These days, there is no bigger threat to your financial security than identity theft. It is alarming how many ways those who would seek to defraud you are finding to get at your sensitive information. Here are a few ways you can help prevent identity theft from ever happening.
- Get A Paper Shredder: This is the easiest way of all to protect your sensitive information. In fact, it is almost unthinkable that you would still be merely throwing away or recycling anything that has your personal information on it. It should go without saying that all of your credit card and bank statements, if they are not filed, should be destroyed by a shredding, by you, on site. One item that also needs to be destroyed, that might go unnoticed, however, is credit card applications. They can often fall into the wrong hands and be used by someone else to obtain credit in your name. To the shredder with them!
- Protect your PIN: Whenever you use an ATM or a debit card at a grocery store, it wouldn’t hurt to take a quick look over your shoulder to make sure that no one is watching you key in your secret code number. There is no end to the damage a criminal can do armed only with your name and PIN.
- Keep The Check Out Of The Mail: If at all possible, have checks you have coming in directly deposited to your bank account. Conversely, if you still use personal checks to pay your bills, take them to the post office, or put them in a US mail box yourself. Identity thieves love to watch for people to put out their mail and then steal it before the mail person arrives to pick it up.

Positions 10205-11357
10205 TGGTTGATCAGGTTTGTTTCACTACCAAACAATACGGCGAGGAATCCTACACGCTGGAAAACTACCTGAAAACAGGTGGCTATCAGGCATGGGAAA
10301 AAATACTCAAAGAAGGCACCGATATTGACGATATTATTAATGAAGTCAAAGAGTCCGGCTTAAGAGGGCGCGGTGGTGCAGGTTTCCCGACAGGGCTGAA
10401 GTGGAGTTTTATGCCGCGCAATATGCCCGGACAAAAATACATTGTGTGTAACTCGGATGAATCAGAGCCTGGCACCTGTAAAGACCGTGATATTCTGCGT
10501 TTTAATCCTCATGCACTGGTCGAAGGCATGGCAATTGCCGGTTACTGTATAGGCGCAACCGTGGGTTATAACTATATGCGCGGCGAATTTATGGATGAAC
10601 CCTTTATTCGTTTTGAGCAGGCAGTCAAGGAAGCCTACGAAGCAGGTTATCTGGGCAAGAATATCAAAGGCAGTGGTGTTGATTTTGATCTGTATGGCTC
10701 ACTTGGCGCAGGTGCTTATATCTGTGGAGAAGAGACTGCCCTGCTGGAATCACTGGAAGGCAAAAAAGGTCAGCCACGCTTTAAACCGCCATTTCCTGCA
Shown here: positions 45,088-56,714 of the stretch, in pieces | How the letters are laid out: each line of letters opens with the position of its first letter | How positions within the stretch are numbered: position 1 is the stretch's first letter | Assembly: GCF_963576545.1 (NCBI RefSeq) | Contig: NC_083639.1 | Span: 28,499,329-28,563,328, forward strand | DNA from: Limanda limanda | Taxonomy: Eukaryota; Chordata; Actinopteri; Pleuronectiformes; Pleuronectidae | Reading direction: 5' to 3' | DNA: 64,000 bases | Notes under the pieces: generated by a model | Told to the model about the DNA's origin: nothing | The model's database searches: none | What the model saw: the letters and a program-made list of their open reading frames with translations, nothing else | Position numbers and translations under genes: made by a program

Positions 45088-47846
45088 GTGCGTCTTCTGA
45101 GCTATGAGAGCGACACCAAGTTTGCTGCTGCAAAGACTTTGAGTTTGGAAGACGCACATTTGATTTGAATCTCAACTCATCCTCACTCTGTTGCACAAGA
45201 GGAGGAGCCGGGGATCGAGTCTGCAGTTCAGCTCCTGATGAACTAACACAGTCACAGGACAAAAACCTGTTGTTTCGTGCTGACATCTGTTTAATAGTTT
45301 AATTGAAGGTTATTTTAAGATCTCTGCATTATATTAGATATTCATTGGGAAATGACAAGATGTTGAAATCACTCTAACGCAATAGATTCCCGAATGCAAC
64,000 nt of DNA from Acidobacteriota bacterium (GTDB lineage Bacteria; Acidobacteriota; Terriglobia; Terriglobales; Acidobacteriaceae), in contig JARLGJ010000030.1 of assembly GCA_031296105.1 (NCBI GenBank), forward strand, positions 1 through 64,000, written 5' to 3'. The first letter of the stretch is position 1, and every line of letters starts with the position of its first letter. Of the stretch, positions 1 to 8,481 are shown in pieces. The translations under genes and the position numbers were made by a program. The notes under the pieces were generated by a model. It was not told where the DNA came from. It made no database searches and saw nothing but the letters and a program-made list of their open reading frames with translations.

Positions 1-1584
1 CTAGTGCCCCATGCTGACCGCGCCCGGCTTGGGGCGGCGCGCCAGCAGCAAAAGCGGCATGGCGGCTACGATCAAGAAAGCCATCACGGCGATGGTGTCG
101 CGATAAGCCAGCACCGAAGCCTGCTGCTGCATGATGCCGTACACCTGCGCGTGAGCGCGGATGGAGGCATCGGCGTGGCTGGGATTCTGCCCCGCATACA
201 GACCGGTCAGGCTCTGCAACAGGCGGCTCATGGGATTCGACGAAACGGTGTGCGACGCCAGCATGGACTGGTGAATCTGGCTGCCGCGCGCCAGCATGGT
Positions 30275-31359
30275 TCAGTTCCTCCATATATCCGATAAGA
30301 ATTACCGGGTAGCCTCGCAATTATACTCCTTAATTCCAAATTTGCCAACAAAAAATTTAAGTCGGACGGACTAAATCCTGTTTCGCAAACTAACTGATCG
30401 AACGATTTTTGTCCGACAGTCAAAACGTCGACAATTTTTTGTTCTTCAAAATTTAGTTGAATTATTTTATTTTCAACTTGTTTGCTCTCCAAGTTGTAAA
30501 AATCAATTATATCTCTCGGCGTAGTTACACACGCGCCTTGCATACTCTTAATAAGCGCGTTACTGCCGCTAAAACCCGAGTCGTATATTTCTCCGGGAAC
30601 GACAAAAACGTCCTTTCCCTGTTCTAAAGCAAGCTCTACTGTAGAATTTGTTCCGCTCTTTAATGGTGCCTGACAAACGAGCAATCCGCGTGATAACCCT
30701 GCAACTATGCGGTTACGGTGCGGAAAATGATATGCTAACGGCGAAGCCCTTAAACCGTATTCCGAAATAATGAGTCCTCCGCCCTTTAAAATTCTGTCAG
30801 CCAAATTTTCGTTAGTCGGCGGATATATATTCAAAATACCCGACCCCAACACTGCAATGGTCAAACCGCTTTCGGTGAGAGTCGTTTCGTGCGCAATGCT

- Check Your Monthly Statements: Often, identity thieves will make purchases with your accounts that are so small you may not notice them right away. Look at your statement closely for anything you may not have purchased. If you notice anything that you don’t recognize investigate it further. Don’t be afraid to call your bank or the credit card company and ask questions about a specific transaction.
- Carry The Bare Minimum With You: You should have your social security number memorized, and if you don’t, do it now. There is no reason to keep the card in your wallet, and the same rule applies to any credit cards you don’t use. If your wallet or purse is stolen you don’t want the thieves to have your SSN or access to a huge number of credit cards.
- Get To Know FACTA: In 2005, the government put in place regulations that require businesses to destroy any sensitive information derived from their clients or customers before throwing it away. Known as the Fair and Accurate Credit Transactions Act, it was put in place to help ensure that identity thieves-or anyone else for that matter– can’t get their hands on any of your confidential information. Though it is likely that the people you do business with are in compliance with the law, is doesn’t hurt to ask. Just as you should have a shredder, those whom you do business with should too.
Again, the easiest way to make sure that your most sensitive information doesn’t fall into the wrong hands is to destroy it. If everyone used a shredder, it is safe to say that identity theft would happen a lot less often. Follow these six simple steps and help protect yourself from identity theft today.